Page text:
I started to explain that I couldn't go back home. I needed Rabbi Klein to ask the Rebbe again with my new circumstances explained. There was simply no way the Rebbe would send me back to California knowing what I now knew to be the situation. But Rabbi Klein was insistent. He said he had never seen the Rebbe so clear in a response. There was no question that the Rebbe wanted me to return.
I tried again to say that it wasn't so simple. Now generally I can be fairly calm and eloquent when trying to make a point. But for whatever reason before I knew it I was on the verge of sobbing. I started to say that I really needed him to ask again when out of nowhere the wellsprings opened and I was full on bawling. Not crying. But completely shaking and hyperventilating with tears pouring down my face. I was a mess. Literally.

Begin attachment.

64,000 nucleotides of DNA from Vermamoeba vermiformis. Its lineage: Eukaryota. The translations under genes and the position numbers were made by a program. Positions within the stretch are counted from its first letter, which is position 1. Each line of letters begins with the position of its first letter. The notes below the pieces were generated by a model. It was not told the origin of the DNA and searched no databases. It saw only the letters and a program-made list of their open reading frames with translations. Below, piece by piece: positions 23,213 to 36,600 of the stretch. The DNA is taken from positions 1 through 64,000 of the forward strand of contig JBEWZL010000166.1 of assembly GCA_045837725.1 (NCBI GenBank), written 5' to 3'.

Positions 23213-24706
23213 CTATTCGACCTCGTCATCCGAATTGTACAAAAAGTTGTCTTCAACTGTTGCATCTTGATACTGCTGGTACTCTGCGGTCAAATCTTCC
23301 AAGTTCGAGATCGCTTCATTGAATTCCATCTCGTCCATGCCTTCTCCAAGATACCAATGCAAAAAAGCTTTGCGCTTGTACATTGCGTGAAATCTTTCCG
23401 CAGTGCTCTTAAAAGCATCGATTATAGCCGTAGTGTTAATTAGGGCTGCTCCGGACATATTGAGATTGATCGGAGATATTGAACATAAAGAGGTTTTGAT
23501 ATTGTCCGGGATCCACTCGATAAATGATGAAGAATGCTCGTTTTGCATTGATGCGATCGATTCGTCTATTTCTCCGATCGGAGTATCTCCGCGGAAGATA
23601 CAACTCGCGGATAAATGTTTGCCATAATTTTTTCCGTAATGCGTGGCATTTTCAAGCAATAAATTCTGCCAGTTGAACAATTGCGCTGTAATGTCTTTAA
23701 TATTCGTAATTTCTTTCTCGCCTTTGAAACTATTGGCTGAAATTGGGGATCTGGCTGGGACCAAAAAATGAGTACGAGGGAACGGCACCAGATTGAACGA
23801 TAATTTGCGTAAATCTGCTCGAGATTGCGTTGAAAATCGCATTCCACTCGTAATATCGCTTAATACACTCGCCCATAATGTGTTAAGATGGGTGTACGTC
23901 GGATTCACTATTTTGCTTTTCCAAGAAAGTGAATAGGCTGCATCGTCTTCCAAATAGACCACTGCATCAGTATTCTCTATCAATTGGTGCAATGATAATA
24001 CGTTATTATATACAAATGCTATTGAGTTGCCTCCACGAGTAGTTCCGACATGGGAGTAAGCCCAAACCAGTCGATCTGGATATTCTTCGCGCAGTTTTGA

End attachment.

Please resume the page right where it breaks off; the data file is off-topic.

Poor Rabbi Klein had not signed up for this. We stood in his office and he wasn't exactly sure what to do with this hysterical girl. At first he tried to console me with words, but it wasn't working. I recall other rabbis entering his office, only for him to shoo them away to give me the privacy I needed. He then grabbed a box of tissues and handed me one after the other while I tried to gain some sense of composure.
I kept going for quite some time before I could even catch my breath. Rabbi Klein did not know me. I certainly did not come across as terribly stable in this incident, and yet he stood there, giving me all the time I needed, handing me tissues and telling me things would be ok, as if nothing else was on the calendar of one of the busiest men in Crown Heights, none other than the personal secretary of the Rebbe.